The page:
There is no picture to go with this post, and for that, I apologize. But you can make one for yourself. Go ahead. I will help.
Close your eyes. Go on – close them. Close your eyes, and take a breath – slow, long, and deep. I’ll tell you what the breath smells like: clean, a little sweet with the scent of fecundity. Fall sun, the whisper of winter, a slight afternote of salt floating in. Now let out that breath and take another. And while you take it in, listen, and I will tell you what you hear: nothing.
You hear nothing, and that nothing is everything. It is the space that is made for a pair of mergansers to fly across a field and alight on the pond near you. It is the space that is made for a sudden wind to blow – strong enough that you can see it coming across the still surface of the water and listen as it shakes down the alders and birch and begins the winter process of stripping them bare. On its way, it bats the apples from the trees by the beach to the ground with a heavy, abusive thud that leaves sugar spots on their skin and calls the deer to feed, their slow chew a silence of its own, until they sense your presence and stop, perking up their heads in a frozen stance and then prancing away – a hop almost like a rabbit – the pattern of it smashing grass beneath their feet with the quiet underbeat of a drum.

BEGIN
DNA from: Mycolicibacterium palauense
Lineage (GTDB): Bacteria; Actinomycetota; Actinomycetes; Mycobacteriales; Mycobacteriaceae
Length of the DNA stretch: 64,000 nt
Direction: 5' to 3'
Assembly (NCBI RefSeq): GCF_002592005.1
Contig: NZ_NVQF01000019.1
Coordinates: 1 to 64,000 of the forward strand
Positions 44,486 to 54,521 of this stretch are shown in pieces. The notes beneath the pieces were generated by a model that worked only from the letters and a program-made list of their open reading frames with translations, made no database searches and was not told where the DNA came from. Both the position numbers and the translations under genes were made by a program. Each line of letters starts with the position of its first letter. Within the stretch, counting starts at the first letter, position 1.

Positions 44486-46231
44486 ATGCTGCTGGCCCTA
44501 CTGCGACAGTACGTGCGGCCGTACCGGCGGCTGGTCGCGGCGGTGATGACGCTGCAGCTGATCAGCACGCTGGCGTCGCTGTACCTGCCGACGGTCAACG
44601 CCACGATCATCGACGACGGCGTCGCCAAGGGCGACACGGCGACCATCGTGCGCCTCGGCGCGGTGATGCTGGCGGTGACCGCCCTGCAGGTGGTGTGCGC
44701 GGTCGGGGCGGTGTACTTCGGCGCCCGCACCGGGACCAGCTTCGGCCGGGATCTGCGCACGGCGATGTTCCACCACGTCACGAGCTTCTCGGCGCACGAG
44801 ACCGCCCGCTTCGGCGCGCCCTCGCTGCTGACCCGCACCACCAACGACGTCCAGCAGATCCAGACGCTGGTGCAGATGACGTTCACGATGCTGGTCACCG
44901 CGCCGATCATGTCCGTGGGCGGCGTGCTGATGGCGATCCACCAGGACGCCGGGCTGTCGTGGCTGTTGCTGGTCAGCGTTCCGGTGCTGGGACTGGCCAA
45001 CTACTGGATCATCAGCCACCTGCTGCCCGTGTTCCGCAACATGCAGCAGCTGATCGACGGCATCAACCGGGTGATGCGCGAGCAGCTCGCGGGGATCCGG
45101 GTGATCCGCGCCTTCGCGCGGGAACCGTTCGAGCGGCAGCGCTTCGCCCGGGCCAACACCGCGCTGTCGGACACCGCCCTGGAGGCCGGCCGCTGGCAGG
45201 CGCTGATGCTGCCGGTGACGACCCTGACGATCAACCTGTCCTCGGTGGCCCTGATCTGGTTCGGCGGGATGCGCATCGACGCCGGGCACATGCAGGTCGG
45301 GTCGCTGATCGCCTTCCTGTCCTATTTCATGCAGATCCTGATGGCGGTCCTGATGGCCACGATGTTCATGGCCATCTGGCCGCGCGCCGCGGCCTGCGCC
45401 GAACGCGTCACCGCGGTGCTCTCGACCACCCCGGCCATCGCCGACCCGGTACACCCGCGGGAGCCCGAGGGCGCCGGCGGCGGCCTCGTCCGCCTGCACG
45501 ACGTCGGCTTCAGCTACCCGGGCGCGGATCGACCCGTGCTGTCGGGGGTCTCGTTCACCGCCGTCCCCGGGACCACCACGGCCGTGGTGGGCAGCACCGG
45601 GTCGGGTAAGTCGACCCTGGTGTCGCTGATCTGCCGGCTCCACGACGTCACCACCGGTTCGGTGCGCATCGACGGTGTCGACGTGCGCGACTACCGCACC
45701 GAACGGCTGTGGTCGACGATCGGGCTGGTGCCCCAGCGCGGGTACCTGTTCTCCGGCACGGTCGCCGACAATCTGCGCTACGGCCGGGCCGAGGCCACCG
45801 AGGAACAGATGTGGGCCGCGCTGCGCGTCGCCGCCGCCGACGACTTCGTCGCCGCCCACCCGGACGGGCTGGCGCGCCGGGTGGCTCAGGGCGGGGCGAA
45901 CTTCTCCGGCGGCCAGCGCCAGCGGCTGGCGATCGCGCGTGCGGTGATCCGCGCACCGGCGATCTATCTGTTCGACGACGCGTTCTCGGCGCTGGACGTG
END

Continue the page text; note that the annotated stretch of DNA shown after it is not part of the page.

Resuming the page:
Let out your breath and take another. Keep your eye closed. Here come the geese, the heaviness of their wings sweeping by you like a brush across a snare drum – sleepy, slow, the shushing of mother nature putting the earth down for a nap. The beat of fall. If you whistle for the dog, he will come, too, soft and silent across the grass and then faster, his own background beat, louder as he comes to your feet and stops suddenly and it is silent, except for his heavy pant of breath, backed up by a faint lap of waves sipping from the rocky shore and swallowing shells back down to sea with the tinkling of a wind chime.
This is what silence looks like. This is the picture to send with this post – of stillness and breath, of a life that happens around you like a quiet background beat of a drum to steady the earth’s breathing, and your own.
Now, open your eyes. Take a deep breath and try to hold on to that picture while the sounds of the city replace it with the cacophony of urban-ness, an aural affront that wakes your brain to alertness. It is endless, unpatterned: the unpredictable whine of a siren down La Brea. The inevitable, irrational hum of a helicopter over Hollywood, or the highway, or on a trip to the beach – the Uber of the rich driving through your backyard – louder, louder, closer, too close, too loud, receding, gone. Replaced in irregular waves of sound and motion. The neighbors are having the same discussion about their relationship across the alley over the one constant: the whir of air conditioning units pushing too hard at work, broken at irregular intervals by plumbing from the floor beneath you, so loud it may be in your own kitchen or bath.
These are the sounds of the city, and they create a picture of their own. The backdrop is an uncontrollable foreground that we don’t breathe in. We don’t move to them so much as follow them along, dodging their beat, letting go of our own, occasionally in step, or stepping aside. Welcome back to LA. Welcome back to the wake up.